The material included in the 20-volume file pertaining to Mansurov can be divided into two major groups according to their language of composition, though such groups are far from homogenous. The first one is in Russian and it includes reports crafted by imperial administrators and police authorities for purposes of criminal investigation as well as a cascade of petitions penned by Kazakh intermediaries. Among the plethora of individuals contributing to the investigation, two names in particular stand out for their importance. The first was V.K. Ivashkevich, an exiled Pole, who had a profound experience of the Kazakh steppe with outstanding knowledge of the Kazakh language. He served as Assessor of the Border Commission of the Siberian Kirghiz and in this capacity he adjudicated disputes among Kazakhs, made a census of the population of the Middle Horde, and often settled major inter-clan conflicts. Prone to cutting many corners in the Mansurov’s case, Ivashkevich advocated for soft punitive measures against Mansurov and his followers. The second major personality involved in the Mansurov affair was the famous Chokan Valikhanov. A Chinggisid by descent and the Adjutant of the Governor-General of Western Siberia G.H. Gasford, he took an active involvement in the case merely for instrumental purposes. Indeed, Valikhanov had made himself a name as a true authority on things Kazakh and over matters regarding Islam. The Mansurov case afforded him a convenient opportunity to prove his loyalty to the empire. By depicting Mansurov as an example of religious fanaticism, he created the image of a Sufi leader who, in the eyes of imperial officials little familiar with Islam, looked extremely dangerous to the state.
The View from Below
The Mansurov file includes a significant number of petitions crafted by other Kazakh intermediaries and officials who levied other accusations against Mansurov. Such accusations too revolved around a specific set of ideas that aroused suspicion among Russian investigators: one was Mansurov’s connection with Central Asian Sufi masters; the other was the abuse of power vis-á-vis the Orenburg Mohammedan Spiritual Assembly. Read together, such petitions show how easy it was for locals to discredit someone foreign to the Kazakh steppe like Mansurov by exploiting the empire’s lack of specific knowledge.
The second group of sources includes material in Arabic, Persian and Turki. More specifically, it contains correspondence with major representatives of the Muslim establishment in Russian Central Asia. Such body of sources includes also intelligence gathered on other Sufi leaders who competed against Muhammad Sharif Mansurov for authority. Such Sufi leaders belonged to a Yasavi spiritual lineage as well as a devotional community that was prominent in the Amu-Darya basin and in the southern fringes of the Kazakh steppe, while Mansurov was closely associated with the Naqshbandiyya-Mujaddidiyya-Husayniyya network mostly influential in Transoxiana and Khorezm.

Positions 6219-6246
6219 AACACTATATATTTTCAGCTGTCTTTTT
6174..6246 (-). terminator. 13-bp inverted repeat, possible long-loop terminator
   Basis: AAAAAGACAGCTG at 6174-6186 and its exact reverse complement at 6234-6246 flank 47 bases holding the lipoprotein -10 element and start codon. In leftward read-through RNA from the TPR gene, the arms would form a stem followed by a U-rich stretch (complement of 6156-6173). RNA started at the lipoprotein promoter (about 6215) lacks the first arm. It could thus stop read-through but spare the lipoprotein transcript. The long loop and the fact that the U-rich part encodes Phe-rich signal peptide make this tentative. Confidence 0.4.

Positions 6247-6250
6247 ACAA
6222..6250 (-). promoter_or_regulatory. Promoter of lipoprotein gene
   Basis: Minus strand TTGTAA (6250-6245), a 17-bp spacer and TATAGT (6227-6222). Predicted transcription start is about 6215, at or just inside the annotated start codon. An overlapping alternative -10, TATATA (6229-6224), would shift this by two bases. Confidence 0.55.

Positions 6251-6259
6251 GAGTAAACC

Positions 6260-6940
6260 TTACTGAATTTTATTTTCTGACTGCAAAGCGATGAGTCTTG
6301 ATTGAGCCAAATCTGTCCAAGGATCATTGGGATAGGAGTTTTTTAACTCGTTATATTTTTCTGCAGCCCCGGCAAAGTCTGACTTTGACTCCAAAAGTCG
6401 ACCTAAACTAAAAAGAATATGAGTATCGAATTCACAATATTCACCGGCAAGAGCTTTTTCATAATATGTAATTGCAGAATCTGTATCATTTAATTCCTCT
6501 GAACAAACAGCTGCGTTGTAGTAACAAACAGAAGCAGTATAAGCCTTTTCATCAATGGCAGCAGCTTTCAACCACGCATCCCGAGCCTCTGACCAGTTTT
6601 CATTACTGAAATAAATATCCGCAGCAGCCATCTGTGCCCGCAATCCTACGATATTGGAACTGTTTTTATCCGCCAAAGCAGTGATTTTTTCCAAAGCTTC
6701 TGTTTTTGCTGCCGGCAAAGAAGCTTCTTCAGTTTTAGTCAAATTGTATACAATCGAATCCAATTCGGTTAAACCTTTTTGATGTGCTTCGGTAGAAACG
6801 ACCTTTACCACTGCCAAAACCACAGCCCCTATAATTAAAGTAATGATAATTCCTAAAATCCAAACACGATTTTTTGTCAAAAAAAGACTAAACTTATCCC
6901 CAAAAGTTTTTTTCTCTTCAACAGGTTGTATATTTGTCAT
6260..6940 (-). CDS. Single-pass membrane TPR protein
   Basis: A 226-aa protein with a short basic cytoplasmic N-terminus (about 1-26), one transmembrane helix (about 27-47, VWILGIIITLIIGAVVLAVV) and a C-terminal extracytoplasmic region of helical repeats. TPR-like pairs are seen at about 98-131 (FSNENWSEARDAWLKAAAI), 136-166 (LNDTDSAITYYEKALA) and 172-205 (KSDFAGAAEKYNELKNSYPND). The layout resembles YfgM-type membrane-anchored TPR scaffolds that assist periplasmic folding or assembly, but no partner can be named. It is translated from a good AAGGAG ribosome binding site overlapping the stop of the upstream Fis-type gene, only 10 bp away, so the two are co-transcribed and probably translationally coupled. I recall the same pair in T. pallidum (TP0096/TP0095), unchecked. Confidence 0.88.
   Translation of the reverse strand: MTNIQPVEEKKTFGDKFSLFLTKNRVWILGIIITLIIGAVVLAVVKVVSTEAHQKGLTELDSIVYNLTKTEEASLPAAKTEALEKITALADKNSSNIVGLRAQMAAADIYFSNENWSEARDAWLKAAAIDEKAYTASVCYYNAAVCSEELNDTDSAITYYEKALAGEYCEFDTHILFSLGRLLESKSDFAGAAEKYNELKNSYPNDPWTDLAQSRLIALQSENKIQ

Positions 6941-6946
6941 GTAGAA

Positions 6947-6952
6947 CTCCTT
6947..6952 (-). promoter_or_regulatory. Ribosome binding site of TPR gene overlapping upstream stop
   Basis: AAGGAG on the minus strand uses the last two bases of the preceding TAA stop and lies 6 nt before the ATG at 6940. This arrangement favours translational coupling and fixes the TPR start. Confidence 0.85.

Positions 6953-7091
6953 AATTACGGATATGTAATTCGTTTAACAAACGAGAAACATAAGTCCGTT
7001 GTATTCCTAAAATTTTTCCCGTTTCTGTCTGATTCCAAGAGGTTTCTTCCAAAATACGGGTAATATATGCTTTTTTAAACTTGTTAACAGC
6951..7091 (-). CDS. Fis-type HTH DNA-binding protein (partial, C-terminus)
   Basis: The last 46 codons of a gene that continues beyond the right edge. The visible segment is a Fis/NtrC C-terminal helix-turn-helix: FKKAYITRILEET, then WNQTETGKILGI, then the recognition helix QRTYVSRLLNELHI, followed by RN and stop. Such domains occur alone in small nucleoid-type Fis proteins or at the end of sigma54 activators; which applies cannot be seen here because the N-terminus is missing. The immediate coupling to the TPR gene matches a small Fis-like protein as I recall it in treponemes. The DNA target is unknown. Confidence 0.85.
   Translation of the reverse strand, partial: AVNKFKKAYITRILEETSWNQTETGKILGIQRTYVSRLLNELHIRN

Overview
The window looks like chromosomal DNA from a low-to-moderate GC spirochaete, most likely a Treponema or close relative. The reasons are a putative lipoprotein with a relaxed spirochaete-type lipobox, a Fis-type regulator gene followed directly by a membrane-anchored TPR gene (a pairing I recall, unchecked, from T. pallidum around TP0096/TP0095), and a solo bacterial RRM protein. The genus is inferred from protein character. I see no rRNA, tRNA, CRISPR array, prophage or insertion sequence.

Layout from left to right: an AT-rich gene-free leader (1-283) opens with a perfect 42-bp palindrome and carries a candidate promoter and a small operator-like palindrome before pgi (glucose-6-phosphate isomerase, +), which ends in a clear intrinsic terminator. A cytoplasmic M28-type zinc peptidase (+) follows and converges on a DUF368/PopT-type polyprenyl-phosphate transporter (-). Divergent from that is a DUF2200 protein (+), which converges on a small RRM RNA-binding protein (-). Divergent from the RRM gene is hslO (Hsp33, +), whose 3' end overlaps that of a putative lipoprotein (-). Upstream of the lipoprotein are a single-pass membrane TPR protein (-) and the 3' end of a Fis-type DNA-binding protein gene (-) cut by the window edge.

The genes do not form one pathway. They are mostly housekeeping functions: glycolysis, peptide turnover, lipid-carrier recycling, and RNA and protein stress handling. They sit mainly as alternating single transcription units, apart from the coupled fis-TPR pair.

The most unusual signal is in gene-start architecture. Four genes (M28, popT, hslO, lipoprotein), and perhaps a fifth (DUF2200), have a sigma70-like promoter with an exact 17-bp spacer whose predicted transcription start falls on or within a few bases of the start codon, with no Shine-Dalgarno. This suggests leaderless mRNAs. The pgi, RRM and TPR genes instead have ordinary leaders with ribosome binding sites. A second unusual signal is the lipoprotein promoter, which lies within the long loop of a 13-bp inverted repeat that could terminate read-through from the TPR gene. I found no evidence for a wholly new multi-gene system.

In addition, my source base includes a fine-grained description of Mansurov's manuscript library and correspondence between his acolytes with several prominent religious figures belonging to the Naqshbandi-Mujaddidi network. This material is extremely important for gaining a deeper sense of the curriculum that was used by itinerant Sufis teachers. At the same time, this textual aggregate is key to appreciate the scope of the devotional network within which Mansurov commanded authority with Bukhara serving as a constant supplier of manpower to be stationed in the north and north-east of the Kazakh steppe.
Finally, Mansurov’s file includes a significant body of records pointing to the weakness of the empire in regulating the global traffic of Muslim pilgrims. Claiming different identities (Bukharan, Kazakh, and Tatar), Mansurov was able to circumvent imperial regulations and exploit the Hajj routes for purposes of commerce. It is important to reflect on this aspect of Mansurov’s biography, for it complicates the current view that by overseeing pilgrimage to the holy sites of Islam in the Hijaz, the Russian empire effectively gained the loyalty of its Muslim subjects. In fact, Mansurov's attempt to open a convent for pilgrims in Petropavlovsk did not have anything to do with aspects of loyalty or sovereignty. It was merely another instrument for him to benefit from his connections and gain economic advantage.
Our story began at the fortress of Kapal in the southern corner of the Kazakh steppe. It ended in Siberia, Mansurov’s place of exile. Deprived of all his rights, on April 4, 1859 Mansurov was sentenced to punishment by flogging and to exile to a “remote place.” While he had lived a life of multiple identities, upon his arrest tsarist authorities gave him the status of vagabond (brodiaga), and marked his right hand to this effect. Ironically, the empire made him an itinerant Sufi (dervish) until the end of his life.
A Document in Translation
To the 1st Branch of the Central Administration of Western Siberia.
The inscription above the drawing on the right hand includes the names of the saints: Elisha and Elijah, [which] says that the hajii (“wandering”) Muhammad-Sharif visited the Holy Shrine of Jerusalem and prayed at the foot of the throne of the Almighty for the benefit of Alexander I and Nicholas I, the most august [rulers] in the year 1268 of the Hijra. The sign on the left hand depicts a tree entwined with a snake. It is not among the emblematic insignia of the Mohammedan religion. According to our law, any image of any animal, especially a snake, is intolerable not only [if shown] in Mohammedan temples, but also in private houses: and, therefore, this tree is nothing more than an image of fantasy, despite the crescent moon at its top, which is an emblem of our faith.
Translated by Gabbasov, 03.07.1854
Historical Archive of the Omsk Region, f. 3, op. 3, d. 3644, ll. 145-6